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1[mass noun] The action of encrusting or state of being encrusted.
- ‘I couldn't get over the stunning encrustation of the Munchen by soft corals at this depth, suggesting that the tide runs fast and hard over the wreck.’
- ‘Pollutants in the atmosphere and the attentions of birds and humans cause discolouration, encrustation and corrosion.’
- ‘Its coral encrustation is so heavy that all the features of its breech-end are obscured, but around her sit the unmistakable shapes of unused shells, sitting in boxes like eggs.’
- ‘I was told they had examined incrustation work done by medieval guild amber workers to learn their secrets for adhesives and how to prepare amber by ‘clarification’ and by dying the amber.’
- ‘There is no clear evidence to differentiate encrustation prior to molting from postmortem encrustation on the external surface of carapaces.’
- ‘For some microbes, initial encrustation involved the growth of small spheroids scattered irregularly along the length of the microbe.’
- ‘This is a good time to do the famous Hispania dive and revel in the vivid orange coloration caused by its complete encrustation.’
- ‘I had never seen such complete encrustation, and by big corals.’
- ‘Slight variations in the diameter along the length of some filaments reflect either the degree of silica encrustation or septa in the original filament.’
- ‘There is no microbial encrustation of the surface, as reported, for example, in Devonian palaeokarsts of the Canning Basin.’
- ‘In the study of fossil populations, the timing of encrustation is important, although both encrustation during life or after death provides ecological and taphonomic data.’
- ‘Nuclear encrustation was present in case 2.’
- 1.1[count noun]A crust or hard coating on the surface of something.‘the sides are white with encrustations of salt’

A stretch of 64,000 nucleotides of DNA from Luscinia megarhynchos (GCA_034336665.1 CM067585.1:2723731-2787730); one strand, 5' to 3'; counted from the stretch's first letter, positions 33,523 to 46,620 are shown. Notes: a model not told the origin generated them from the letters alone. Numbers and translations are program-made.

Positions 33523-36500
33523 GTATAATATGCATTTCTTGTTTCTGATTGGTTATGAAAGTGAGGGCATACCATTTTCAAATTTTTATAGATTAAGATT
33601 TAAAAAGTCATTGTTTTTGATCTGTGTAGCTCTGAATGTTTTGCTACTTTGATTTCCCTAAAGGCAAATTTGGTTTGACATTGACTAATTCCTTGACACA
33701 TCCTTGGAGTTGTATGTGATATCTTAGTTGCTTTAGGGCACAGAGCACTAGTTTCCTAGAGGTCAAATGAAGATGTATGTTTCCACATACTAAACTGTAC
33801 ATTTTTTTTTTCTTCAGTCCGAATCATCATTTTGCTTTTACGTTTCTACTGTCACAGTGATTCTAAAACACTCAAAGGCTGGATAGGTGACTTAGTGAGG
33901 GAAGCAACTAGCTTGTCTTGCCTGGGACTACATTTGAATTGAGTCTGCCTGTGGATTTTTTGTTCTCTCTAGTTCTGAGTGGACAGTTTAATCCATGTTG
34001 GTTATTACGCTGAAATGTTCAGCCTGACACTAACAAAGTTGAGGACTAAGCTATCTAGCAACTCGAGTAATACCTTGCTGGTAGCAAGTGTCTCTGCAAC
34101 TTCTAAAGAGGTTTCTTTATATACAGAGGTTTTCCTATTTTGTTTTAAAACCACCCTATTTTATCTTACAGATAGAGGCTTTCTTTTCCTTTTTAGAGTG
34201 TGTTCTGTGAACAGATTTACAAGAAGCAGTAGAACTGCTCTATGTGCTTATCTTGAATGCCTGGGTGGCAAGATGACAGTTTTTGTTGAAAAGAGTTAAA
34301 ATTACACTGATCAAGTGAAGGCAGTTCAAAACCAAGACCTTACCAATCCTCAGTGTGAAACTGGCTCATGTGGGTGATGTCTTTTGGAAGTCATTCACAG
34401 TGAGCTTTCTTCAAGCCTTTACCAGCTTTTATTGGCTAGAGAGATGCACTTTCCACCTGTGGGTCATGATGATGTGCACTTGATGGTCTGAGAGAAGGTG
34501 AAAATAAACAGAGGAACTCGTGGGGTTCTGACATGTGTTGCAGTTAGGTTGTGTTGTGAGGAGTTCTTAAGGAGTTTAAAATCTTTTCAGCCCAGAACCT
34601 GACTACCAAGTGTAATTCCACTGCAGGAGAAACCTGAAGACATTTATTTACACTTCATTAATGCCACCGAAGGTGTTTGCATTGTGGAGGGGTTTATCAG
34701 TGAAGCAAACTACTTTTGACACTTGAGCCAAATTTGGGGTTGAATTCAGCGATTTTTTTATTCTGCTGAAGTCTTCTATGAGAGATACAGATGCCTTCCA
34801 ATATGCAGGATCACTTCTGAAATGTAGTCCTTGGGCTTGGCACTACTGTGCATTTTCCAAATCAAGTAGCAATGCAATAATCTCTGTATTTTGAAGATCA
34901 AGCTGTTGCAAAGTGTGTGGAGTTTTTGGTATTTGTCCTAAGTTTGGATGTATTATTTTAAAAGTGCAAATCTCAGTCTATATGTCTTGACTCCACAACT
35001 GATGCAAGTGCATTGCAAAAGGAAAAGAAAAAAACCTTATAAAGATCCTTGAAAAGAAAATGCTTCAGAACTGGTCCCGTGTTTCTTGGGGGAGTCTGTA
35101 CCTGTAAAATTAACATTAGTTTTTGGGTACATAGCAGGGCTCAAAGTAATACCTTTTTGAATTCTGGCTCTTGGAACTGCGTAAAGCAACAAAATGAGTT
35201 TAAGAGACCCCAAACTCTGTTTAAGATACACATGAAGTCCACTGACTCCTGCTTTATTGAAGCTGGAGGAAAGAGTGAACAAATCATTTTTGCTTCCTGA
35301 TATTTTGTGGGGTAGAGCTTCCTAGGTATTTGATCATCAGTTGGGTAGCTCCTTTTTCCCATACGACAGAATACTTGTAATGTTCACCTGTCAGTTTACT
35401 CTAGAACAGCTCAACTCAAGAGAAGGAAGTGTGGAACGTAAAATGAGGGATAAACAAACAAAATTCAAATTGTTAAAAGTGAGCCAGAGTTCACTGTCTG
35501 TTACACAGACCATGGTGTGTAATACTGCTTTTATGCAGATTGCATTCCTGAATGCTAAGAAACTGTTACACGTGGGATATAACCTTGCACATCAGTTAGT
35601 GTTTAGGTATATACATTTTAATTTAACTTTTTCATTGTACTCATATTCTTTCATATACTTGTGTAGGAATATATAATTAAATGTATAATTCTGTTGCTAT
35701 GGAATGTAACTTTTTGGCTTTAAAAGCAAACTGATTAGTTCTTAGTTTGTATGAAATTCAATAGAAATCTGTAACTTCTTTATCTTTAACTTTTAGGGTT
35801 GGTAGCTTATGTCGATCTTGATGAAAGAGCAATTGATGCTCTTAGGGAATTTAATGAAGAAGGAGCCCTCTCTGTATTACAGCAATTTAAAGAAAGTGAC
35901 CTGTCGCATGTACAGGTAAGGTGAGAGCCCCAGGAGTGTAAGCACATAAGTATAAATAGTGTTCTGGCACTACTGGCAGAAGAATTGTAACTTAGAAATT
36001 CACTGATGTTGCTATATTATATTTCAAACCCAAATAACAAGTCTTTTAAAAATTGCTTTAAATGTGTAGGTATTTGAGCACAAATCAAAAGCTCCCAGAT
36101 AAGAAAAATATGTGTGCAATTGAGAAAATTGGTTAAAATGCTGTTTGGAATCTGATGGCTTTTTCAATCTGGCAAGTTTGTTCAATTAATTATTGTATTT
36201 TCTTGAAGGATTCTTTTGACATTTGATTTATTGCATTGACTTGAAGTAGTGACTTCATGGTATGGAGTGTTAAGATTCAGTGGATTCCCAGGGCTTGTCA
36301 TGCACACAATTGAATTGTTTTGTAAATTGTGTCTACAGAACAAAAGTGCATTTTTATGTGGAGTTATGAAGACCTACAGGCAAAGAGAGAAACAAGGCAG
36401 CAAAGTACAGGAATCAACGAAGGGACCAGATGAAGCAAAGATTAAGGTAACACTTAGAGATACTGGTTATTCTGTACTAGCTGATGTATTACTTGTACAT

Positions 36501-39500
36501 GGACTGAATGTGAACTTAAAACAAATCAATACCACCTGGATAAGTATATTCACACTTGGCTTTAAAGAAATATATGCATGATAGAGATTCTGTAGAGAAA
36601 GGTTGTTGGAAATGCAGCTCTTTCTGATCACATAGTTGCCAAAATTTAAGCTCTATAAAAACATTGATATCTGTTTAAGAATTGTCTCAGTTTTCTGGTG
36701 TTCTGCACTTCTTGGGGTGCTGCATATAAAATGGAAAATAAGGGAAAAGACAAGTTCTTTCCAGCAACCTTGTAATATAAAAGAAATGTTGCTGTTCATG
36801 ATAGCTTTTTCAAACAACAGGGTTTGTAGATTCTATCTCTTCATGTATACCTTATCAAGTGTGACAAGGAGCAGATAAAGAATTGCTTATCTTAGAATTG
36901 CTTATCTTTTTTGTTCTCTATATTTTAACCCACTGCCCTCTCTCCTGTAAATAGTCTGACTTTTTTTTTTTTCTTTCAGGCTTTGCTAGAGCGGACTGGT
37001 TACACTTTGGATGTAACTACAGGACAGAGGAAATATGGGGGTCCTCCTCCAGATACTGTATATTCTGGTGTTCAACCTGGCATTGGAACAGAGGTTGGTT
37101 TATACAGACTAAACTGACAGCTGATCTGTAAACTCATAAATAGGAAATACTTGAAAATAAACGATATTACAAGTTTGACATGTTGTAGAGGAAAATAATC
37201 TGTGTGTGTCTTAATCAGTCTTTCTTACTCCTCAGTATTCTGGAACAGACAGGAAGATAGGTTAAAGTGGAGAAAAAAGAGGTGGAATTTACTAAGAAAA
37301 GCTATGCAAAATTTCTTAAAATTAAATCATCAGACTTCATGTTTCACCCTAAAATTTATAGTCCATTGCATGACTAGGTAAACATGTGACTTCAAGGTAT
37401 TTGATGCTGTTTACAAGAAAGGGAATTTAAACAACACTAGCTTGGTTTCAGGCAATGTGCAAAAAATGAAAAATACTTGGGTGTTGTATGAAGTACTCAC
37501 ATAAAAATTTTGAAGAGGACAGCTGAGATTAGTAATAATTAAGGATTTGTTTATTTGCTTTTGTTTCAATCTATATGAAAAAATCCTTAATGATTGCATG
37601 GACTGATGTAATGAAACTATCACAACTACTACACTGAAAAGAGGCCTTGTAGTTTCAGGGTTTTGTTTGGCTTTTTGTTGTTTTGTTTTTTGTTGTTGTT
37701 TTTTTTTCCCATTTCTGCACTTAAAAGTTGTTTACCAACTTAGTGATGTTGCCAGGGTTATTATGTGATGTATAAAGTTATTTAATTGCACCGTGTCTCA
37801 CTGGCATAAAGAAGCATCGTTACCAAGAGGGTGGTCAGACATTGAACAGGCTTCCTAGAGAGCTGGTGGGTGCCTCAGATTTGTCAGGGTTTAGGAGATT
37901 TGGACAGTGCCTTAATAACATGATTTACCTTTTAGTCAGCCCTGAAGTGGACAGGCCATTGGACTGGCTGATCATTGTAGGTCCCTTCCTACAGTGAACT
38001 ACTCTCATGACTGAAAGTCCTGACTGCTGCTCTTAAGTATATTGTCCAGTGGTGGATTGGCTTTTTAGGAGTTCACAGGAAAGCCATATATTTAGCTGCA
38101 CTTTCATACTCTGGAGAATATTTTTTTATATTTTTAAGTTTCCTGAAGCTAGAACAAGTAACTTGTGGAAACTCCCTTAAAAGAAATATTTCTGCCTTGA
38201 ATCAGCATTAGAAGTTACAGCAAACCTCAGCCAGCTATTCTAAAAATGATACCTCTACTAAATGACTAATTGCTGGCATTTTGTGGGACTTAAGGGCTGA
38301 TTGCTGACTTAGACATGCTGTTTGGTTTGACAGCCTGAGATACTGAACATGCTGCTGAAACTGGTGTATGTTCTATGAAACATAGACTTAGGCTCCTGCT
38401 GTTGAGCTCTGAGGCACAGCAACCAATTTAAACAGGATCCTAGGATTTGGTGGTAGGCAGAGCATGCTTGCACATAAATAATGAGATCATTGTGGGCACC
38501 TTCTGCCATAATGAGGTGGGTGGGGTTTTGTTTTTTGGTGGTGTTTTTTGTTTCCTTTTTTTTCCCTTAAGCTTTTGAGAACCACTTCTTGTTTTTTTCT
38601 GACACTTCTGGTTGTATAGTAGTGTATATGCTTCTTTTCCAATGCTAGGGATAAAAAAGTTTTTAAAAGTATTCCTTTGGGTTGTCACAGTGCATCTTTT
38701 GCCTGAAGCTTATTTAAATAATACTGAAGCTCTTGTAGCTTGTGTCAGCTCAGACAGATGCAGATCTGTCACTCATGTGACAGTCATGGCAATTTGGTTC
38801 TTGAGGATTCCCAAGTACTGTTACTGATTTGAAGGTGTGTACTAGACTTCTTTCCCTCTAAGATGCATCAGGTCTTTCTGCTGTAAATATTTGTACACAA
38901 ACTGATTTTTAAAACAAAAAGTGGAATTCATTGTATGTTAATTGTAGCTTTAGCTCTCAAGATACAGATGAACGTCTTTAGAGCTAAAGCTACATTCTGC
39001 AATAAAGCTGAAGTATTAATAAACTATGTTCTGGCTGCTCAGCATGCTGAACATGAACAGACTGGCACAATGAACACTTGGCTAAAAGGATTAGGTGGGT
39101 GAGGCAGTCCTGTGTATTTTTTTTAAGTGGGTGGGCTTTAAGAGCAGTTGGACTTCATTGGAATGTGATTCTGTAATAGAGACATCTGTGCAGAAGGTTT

- ‘Although the quartz encrustation protects the calcite from dissolving, it obscures the twinned nature of the crystals, which is revealed by mechanical removal of the crust.’
- ‘But she did not test the entire area of that encrustation.’
- ‘Cuprite was found mainly as red encrustations associated with azurite and malachite on copper.’
- ‘The wine industry is the only source of tartrates available to commerce and the crystalline encrustations left inside fermentation vessels are therefore regularly scraped off for eventual commercial use after purification.’
- ‘One corner of the quartz encrustation had been removed to show the underlying rhodochrosite.’
- ‘They are also obviously granulated, but as with the fossil material it is unclear what substances are included in the encrustations.’
- ‘These encrustations range in color from bright yellow and white to red to dark gray.’
- ‘It grows as a surface incrustation on gastropod shells inhabited by the hermit crab Pagurus longicarpus.’
- ‘Efflorescences are powdery encrustations of minerals that form on the surfaces of rocks by evaporation of their pore water.’
- ‘Equally fascinated by the human figure and the materiality of oil paint, Leroy created dense compositions in which glimmers of imagery can be made out amid thick incrustations of pigment.’
- ‘They can form thin encrustations, lumps, finger-like growths, or urn shapes.’
- ‘Most of the world's so-called petrifying springs deposit a sintery encrustation on objects immersed in them.’
- ‘It contained nothing but sand and encrustation, so I left perplexed.’
- ‘A white incrustation called efflorescence is often found on the surface of interior masonry walls.’
- ‘It is not in question in this case as to whether that encrustation should be cut off.’
- ‘Additional weak silicic solutions formed thin encrustations of quartz on the calcite in delicate encrustation pseudomorphs.’
- ‘In all of these fossils, the symbiotic colony covers the entire external surface of a gastropod shell with a thick encrustation.’
- ‘The Great White Way is a comfortable walking passage with white encrustations covering much of the lower half of the walls.’
[count noun]A facing of marble on a building.
Early 17th century (originally as incrustation): from late Latin incrustatio(n-), from the verb incrustare (see encrust).
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